Craft foam is fabulous for adding loft to embroidered motifs, but it’s also a creative base for embroidery embellishment. Bring foam out in the open to create fashionably funky accessories and home décor.
The foam used for embroidery applications is a dense synthetic material with a bit of give and lots of flexibility. It’s water resistant and machine washable, but should not be dry-cleaned. It’s flammable, but controlled heat can be used to shape the foam as detailed in techniques below.
Foam is available in many colors in 1-, 2-, 3- and 4mm thicknesses. The 2- and 3mm sizes are most commonly used in embroidery. Foam manufactured specifically for embroidery perforates cleanly and creates fewer “crumbs” that may fall into the bobbin area. General-use craft foam can also be used in machine embroidery for a visible embroidery base, however, and it’s available in a wide range of colors and project-ready items such as bookmarks, door hangers and tags.
Craft foam is also available in sheets with one paper-backed adhesive surface. These pre-glued pieces can be used with some embroidery designs for easy project construction without messy glue.
Stabilizers for foam embroidery vary with individual techniques and projects. For traditional puffed embroidery on woven fabrics, tear-away stabilizer is a good choice. Adhesive tear-away stabilizer is appropriate for projects such as hats that cannot be hooped in the usual way.
For embroidery on foam, choose a stabilizer that will support the stitches both during and after embroidery to prevent total perforation and tearing. For filled motifs or embroidery that includes satin stitching, choose an adhesive tear-away or a cut-away. The stabilizer becomes a permanent part of the project to keep the foam intact after it’s been perforated repeatedly by the needle.
By contrast, water-soluble stabilizers work well for openwork or running stitch designs that do not create as many holes in the foam base. They can be completely removed, a plus for projects where the wrong side will be visible. Test first to be sure the design will not tear the foam.
Adhesive stabilizers, whether water-activated or paper-release, are useful in foam embroidery because the foam itself cannot be hooped without damage. Use caution to prevent too strong an adhesive bond if the stabilizer will be removed after embroidery. Use a minimal amount of water to activate the stabilizer, and consider lessening the tack of paper-release stabilizer by adhering and removing a fabric scrap before positioning the foam on the adhesive surface.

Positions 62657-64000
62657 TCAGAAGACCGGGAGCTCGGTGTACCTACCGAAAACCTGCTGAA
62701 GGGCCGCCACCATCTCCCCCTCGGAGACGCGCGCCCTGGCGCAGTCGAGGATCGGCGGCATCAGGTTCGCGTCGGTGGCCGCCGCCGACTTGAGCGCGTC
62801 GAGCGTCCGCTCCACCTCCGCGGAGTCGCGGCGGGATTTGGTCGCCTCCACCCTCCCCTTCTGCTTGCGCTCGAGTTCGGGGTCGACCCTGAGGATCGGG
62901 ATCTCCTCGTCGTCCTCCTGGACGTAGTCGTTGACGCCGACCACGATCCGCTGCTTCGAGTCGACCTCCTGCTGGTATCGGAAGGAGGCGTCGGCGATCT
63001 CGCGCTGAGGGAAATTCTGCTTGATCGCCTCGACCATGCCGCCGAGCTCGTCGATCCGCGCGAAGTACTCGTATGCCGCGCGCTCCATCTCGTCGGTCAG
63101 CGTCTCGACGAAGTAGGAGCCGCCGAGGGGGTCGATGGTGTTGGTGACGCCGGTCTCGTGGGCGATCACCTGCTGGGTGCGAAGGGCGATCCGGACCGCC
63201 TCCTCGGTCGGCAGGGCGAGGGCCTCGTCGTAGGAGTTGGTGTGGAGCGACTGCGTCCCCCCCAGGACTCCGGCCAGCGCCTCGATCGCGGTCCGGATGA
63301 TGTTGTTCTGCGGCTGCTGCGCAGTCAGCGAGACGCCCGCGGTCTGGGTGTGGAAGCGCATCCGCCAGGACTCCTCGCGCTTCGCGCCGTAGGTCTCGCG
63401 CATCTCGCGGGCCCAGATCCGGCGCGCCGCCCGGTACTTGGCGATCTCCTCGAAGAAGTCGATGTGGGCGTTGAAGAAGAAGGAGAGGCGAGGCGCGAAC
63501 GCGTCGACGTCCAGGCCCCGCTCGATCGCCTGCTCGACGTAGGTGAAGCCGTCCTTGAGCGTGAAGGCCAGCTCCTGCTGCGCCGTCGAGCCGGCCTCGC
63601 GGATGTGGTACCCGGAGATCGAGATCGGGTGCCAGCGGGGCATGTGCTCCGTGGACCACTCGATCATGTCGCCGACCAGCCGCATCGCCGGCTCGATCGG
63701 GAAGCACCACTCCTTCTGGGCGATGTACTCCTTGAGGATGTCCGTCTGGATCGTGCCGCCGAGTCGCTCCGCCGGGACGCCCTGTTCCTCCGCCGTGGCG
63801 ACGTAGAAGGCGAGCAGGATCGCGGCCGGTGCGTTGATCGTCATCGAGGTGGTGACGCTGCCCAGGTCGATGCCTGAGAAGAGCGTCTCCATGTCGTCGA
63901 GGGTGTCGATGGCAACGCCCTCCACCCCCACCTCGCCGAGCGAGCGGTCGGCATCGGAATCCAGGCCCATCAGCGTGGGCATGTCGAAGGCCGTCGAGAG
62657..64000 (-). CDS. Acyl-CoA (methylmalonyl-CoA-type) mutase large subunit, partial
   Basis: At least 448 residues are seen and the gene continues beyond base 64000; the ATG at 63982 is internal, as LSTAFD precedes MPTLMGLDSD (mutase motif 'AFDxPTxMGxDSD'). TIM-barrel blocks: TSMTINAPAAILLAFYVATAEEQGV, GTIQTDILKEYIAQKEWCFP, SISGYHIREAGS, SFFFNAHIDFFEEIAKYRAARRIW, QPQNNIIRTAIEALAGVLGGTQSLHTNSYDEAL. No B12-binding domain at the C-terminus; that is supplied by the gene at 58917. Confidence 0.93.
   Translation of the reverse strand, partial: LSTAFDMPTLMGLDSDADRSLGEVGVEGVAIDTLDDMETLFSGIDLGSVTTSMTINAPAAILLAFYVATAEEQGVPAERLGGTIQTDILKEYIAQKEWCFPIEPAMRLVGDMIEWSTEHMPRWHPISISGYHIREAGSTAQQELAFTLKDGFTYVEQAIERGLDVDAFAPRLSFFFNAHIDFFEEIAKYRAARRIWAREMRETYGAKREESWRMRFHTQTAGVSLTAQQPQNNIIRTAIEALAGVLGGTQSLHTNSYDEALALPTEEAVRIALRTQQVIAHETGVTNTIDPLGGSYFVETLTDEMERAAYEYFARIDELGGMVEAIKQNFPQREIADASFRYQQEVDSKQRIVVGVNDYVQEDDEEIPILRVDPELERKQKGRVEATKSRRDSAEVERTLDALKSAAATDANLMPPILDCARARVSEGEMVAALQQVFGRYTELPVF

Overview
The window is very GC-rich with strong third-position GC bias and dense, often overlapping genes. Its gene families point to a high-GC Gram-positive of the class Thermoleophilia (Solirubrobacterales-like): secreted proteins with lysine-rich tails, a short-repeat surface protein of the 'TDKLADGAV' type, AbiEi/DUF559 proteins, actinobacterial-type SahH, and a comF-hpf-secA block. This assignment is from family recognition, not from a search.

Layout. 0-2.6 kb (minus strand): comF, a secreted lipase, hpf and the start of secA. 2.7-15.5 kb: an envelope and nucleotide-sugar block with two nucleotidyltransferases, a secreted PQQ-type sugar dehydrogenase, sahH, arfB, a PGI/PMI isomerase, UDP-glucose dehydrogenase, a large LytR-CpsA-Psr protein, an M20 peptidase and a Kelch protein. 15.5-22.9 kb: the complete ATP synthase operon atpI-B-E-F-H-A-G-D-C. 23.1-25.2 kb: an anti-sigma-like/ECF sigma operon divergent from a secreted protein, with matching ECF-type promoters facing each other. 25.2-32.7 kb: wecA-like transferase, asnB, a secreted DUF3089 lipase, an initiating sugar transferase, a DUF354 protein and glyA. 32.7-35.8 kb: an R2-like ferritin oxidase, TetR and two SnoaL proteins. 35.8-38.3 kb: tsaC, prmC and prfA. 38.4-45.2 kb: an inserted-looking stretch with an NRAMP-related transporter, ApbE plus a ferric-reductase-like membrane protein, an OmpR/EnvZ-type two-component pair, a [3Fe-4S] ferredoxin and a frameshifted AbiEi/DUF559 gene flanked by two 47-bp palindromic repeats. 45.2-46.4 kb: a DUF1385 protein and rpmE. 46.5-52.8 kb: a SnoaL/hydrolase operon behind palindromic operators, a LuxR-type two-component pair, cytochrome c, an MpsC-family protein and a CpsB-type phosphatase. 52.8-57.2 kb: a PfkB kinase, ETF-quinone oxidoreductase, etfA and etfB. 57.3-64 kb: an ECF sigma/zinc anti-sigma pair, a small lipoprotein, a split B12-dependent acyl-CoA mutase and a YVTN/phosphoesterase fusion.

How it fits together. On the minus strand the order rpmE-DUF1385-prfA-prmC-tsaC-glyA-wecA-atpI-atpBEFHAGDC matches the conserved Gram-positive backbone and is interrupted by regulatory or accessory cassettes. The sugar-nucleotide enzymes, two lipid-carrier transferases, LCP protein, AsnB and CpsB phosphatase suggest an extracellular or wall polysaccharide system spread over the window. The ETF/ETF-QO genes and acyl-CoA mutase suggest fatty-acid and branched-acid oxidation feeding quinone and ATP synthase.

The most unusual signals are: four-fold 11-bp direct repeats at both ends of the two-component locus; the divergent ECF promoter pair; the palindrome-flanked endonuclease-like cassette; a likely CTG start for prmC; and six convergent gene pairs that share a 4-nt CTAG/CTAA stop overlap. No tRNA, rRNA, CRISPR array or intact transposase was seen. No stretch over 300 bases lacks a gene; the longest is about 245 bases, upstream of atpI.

Use a small needle to minimize the size of needle holes in the foam. A size 75/11 needle is appropriate for embroidery-on-foam projects. When the foam is used to add dimension to a traditional design, choose the needle size that works best with the background fabric. Larger needles are acceptable, because in this technique the foam is intended to tear away along the lines of needle penetrations.
To mark embroidery placements on foam shapes, use chalk that wipes away easily or tape a full-size template to the foam both to visualize the finished appearance and guide the needle to the correct position. Remove the template before embroidering the design.
Embroidery on foam is similar to embroidery on paper. That means designs created for paper embroidery translate well to foam. These designs are generally outline-only motifs and alphabets. Paper appliqué motifs also work well on foam, with appliqués cut from thin foam, paper or fabric.
Embroideries digitized for fabric can be adapted for foam as well:
- Choose running stitch motifs such as Redwork and quilting designs or outline-only alphabets.
- Stitch only the outline of a filled design for Redwork-look embroidery.
- Enlarge a design without changing the stitch count to decrease its density. Stitch a test sample first, and balance the functionality of the lower density with the amount of coverage needed for attractive embroidery.
- Back the foam permanently with adhesive stabilizer to counteract the tearing associated with satin or fill-stitched motifs.
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